What to do with leftover stock – making stock cubes: I reduce leftover stock quite drastically into a concentrate (nearly a demi-glace) & freeze it in ice cube trays for homemade stock cubes which hog not too much precious freezer real estate with large amounts of frozen water (much better used for ice-cream – just saying). Re-hydrate for ‘instant’ soups or add a cube to your deglazed pan for a really quick but fantastic sauce with homemade stock. Square ice cubes are the ne plus ultra here, taken out of the tray and placed like lego blocks into a zip-lock bag for the ultimate space saver solution. Looks good, too.

 

 


Jambon persillé aka ham & parsley terrine

Schinken & Petersilien Sülze

Für 6 Personen als Hauptgericht oder mindestens 8 als Vorspeise. Mit zahlreichen Änderungen adaptiert von Russel Norman: Polpo. A Venetian Cookbook (of sorts).

 

1 Eisbein oder ungepökelte Schweinshachse
1 Zwiebel, halbiert
2 Möhren, halbiert
2 Bleichselleriestangen, halbiert
1 Stange Lauch, halbiert
1 kleines Bund glatte Petersilie, Stile & Blätter getrennt
1 Lorbeerblatt
einige schwarze Pfefferkörner
1 Schalotte, fein gehackt
20 ml Rotweinessig
1 EL grober Dijonsenf
2 TL Dijonsenf oder 1 TL Englischer Senf
weißer Pfeffer
20ml Portwein
20g Blattgelatine (9 Blätter)

 

Eisbein, Zwiebel, Möhren, Sellerie, Lauch, Petersilienstängel, Lorbeer, schwarzen Pfeffer in einen großen Topf geben, mit Wasser bedecken und zum Kochen bringen. Die Hitze reduzieren und von Zeit zu Zeit Schaum abschöpfen. Den Topf nur teilweise mit einem Deckel schließen und 1½ Stunden köcheln lassen. Den Gargrad des Eisbeins kann man mit einen dünnen Messer prüfen: in das Fleisch gestochen sollte es sich ohne großen Widerstand wieder entfernen lassen. Dann die Hachse aus der Flüssigkeit nehmen und abkühlen lassen; die Terrine oder gewählte Form im Kühlschrank (oder Gefrierfach) ebenfalls kühlen (die Sülze erstarrt so etwas schneller).

Fond in den sauberen Topf durchseihen und bei geringer Hitze um ca. ein Drittel reduzieren oder bis man eine angenehm würzig schmeckende Brühe hat, bei Bedarf salzen.

In der Zwischenzeit die gehackte Schalotte mit Essig und den beiden Senfsorten vermischen. Mit weißem Pfeffer würzen und ca. 1 Stunde ruhen lassen. Die Petersilienblätter hacken. Das Fett, Sehnen & den Knochen vom Eisbein entfernen und das Fleisch in kleinere Stückchen schneiden. Mit der Schalotten-Senf-Mischung und viel Petersilie zu einer sehr grünen Füllung vermengen.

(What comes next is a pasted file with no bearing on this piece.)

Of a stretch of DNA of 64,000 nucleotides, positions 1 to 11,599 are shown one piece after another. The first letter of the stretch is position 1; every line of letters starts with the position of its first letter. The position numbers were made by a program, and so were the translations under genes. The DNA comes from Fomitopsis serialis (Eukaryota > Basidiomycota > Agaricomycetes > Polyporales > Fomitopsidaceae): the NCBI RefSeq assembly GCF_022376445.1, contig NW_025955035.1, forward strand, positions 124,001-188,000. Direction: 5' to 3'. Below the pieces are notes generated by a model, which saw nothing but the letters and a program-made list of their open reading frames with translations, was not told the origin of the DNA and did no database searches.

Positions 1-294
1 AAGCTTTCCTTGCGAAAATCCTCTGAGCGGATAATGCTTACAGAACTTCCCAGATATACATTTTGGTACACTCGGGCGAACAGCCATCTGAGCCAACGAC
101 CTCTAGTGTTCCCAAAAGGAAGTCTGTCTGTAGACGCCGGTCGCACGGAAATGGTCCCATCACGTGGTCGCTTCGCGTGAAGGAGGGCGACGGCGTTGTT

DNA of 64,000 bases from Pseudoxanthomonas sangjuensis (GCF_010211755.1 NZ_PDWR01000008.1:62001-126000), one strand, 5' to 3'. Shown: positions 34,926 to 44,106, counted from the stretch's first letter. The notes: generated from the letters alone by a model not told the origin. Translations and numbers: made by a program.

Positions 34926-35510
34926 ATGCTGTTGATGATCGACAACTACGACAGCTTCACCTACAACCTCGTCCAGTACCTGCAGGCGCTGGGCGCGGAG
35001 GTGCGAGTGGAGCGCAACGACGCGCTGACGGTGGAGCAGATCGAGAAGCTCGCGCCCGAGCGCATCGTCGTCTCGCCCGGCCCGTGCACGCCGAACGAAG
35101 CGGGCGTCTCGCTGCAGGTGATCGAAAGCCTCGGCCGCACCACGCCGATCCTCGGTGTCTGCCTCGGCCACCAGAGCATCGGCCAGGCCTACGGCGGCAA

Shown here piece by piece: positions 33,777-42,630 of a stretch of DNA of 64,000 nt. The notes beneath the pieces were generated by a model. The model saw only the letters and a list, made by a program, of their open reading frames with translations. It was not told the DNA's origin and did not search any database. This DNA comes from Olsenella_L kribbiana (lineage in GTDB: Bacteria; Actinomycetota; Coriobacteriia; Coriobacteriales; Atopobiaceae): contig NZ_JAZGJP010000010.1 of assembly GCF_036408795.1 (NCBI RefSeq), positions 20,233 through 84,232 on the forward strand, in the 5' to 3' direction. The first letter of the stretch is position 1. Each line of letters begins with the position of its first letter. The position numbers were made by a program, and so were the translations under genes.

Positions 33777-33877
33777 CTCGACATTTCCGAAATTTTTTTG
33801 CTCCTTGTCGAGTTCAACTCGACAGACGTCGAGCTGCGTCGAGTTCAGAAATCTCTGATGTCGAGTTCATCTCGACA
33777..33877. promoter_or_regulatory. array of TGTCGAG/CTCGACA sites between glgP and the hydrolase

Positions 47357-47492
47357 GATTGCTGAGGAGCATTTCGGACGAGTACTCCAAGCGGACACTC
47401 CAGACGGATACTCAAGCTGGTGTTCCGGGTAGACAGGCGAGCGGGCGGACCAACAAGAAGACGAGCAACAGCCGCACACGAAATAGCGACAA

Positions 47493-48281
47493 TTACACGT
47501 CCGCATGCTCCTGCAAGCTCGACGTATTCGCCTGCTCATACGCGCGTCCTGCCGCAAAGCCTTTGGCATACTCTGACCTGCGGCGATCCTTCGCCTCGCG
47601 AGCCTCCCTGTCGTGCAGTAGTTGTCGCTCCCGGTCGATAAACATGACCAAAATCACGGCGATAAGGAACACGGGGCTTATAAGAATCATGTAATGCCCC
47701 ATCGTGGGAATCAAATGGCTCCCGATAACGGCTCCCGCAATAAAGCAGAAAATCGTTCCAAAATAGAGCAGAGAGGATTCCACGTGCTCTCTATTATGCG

200ml von der heißen Brühe entnehmen (den Rest anderweitig verwerten, s. u.) und mit einem guten Schuß Portwein (20ml) würzen. Gelatine in kaltem Wasser für 2-4 Minuten einweichen (bis die Blätter weich und wabbelig sind), mit den Händen überschüssiges Wasser vorsichtig ausdrücken und in der warmen/heißen Brühe auflösen. Leicht abkühlen lassen (die Petersilie sollte ihre grüne Farbe behalten und nicht kochen), dann einige Löffel in die kalte Terrinenform geben und diese leicht schwenken um auch die Seiten mit Sülze zu bedecken. Die Füllung in die Form geben, mit der Flüssigkeit begießen und mit einer Gabel oder deren Stil vorsichtig vermengen. Die Form mehrfach auf den Tisch klopfen um eventuelle Luftblasen zu vermeiden. Mit dem Deckel oder Folie bedecken und im Kühlschrank erstarren lassen.

Vor dem Servieren die Form kurz in heißes Wasser tauchen, die Ränder mit einem Messer lösen und auf eine Platte stürzen. Mit einem angewärmten Messer lassen sich einigermaßen glatte Scheiben schneiden, die man mit krustigem Brot, sauren Gürkchen (Cornichons), Silberzwiebeln oder anderen sauer eingelegten Gemüsen sowie einem knackigen Salat serviert. Empfehlenswert ist auch ein Glas Wein dazu.

Was macht man mit dem restlichen Fond? Ich reduziere restlichen Fond oder auch Brühe bis ich eine stark konzentrierte Flüssigkeit (beinahe eine demi-glace) erreicht habe und friere diese in Eiswürfelbehältern ein. So habe ich immer eigene Brühwürfel für eine schnelle Suppe (mit Wasser re-hydrieren) oder eine intensive Sauce (zur Ablöschflüssigkeit dazugeben) zur Hand. Außerdem friert man so nicht eine große Menge Wasser ein und blockiert Raum im Gefrierfach oder –schrank den man mit anderen Dingen (z. B. Eis) füllen kann. Benutzt man quadratische Eiswürfel, so lassen sich

 

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2 thoughts on “Jambon persillé aka Ham hock & parsley terrine

  1. Hello James,
    Most English recipes are quite terrine like and I have been looking for this for some time.
    I love the Swedish “sylta” which is exactly what you offer here.
    Made it this evening and it did take quite some time to do, but boy is it superior to anything else!
    Hopefully, I can send you photo tomorrow when it has set.
    Thank You!
    Greetings from England,
    SurfCook

    • Hi Jeanette,
      thank you and yes, you are spot on: that is exactly what I am aiming for: a lighter & fresher version of the often very meat heavy terrine. In Germany it is called Sülze (even the pronunciation is quite similar to ‘sylta’) and I smuggled something of my Mother’s recipe (cured ham) along with masses of fresh green parsley into the Polpo version.
      Very glad, what am I saying, I am over the moon, that you liked it and am looking forward to your photo.

      Greetings from Germany,
      Nicole (James) in the James’ kitchen